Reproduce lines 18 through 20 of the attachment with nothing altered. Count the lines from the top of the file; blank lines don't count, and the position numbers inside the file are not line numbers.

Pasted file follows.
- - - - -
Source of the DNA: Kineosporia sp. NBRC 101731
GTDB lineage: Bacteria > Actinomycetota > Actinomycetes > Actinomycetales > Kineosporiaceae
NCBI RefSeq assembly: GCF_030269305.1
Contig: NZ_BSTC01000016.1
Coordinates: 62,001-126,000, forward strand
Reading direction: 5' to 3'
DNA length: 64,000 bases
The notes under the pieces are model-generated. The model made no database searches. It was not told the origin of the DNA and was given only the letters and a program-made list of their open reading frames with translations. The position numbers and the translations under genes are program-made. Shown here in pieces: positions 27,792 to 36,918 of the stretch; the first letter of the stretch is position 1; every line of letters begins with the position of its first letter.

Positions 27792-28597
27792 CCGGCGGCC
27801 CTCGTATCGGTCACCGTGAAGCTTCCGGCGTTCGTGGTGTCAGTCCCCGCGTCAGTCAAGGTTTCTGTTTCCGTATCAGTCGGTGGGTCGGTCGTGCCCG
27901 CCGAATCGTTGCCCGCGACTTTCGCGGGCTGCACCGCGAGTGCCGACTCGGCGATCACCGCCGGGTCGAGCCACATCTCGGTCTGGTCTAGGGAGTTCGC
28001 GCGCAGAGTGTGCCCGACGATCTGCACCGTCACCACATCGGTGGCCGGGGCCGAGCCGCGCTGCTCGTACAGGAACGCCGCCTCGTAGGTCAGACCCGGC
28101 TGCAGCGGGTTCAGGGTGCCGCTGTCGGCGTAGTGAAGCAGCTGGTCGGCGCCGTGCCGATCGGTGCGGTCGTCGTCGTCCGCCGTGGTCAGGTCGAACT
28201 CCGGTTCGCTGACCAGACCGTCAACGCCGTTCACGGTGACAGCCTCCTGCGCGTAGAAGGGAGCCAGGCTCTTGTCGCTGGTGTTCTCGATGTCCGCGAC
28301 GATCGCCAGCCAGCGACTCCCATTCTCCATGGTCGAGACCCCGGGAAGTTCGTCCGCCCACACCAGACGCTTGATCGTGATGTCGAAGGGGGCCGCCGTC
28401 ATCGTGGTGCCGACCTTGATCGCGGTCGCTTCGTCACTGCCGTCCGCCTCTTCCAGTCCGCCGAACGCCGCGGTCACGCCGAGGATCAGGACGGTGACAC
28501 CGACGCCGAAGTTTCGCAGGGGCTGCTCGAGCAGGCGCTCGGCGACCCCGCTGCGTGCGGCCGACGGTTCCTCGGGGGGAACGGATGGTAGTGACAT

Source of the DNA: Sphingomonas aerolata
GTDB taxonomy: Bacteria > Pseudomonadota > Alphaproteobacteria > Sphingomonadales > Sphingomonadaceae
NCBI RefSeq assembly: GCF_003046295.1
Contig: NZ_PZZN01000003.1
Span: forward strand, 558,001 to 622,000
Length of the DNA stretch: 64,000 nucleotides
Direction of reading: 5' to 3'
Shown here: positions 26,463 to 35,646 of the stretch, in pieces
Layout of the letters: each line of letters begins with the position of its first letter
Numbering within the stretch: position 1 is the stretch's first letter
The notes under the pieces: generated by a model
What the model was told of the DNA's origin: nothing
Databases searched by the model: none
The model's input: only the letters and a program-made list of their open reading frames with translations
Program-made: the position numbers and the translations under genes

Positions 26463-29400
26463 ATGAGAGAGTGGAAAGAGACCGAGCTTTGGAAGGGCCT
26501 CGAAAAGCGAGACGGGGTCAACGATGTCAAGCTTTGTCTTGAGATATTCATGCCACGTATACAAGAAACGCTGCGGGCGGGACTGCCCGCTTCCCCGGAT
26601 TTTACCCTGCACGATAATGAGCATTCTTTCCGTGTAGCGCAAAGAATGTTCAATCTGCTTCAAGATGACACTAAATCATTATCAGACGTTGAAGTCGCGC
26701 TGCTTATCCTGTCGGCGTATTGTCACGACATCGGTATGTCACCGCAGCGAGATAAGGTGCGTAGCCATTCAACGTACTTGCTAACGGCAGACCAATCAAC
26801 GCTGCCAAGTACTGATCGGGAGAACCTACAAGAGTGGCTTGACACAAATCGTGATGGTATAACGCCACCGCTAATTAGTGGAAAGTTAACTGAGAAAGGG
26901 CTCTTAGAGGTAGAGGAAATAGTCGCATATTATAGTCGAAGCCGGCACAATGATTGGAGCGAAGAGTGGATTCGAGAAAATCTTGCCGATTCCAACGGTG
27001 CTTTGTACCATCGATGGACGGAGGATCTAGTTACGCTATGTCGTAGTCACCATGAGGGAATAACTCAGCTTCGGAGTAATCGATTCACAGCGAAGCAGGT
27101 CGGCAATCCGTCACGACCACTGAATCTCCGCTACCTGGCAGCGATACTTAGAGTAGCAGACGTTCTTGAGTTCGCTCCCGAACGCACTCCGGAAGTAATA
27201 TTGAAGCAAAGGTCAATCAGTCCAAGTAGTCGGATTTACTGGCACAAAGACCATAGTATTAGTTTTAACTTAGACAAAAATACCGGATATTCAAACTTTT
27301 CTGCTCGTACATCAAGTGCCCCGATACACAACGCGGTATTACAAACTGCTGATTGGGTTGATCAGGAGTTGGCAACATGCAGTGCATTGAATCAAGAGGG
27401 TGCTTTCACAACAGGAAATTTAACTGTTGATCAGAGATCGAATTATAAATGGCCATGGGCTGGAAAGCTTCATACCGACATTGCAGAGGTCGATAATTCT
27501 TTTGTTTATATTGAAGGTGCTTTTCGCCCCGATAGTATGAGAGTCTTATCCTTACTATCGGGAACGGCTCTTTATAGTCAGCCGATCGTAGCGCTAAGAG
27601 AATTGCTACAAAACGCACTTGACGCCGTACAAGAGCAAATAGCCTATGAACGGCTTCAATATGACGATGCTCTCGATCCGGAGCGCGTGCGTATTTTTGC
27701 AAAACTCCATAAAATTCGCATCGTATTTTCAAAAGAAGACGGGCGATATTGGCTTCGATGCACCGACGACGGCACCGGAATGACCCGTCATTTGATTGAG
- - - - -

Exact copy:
28501 CGACGCCGAAGTTTCGCAGGGGCTGCTCGAGCAGGCGCTCGGCGACCCCGCTGCGTGCGGCCGACGGTTCCTCGGGGGGAACGGATGGTAGTGACAT

Source of the DNA: Sphingomonas aerolata
GTDB taxonomy: Bacteria > Pseudomonadota > Alphaproteobacteria > Sphingomonadales > Sphingomonadaceae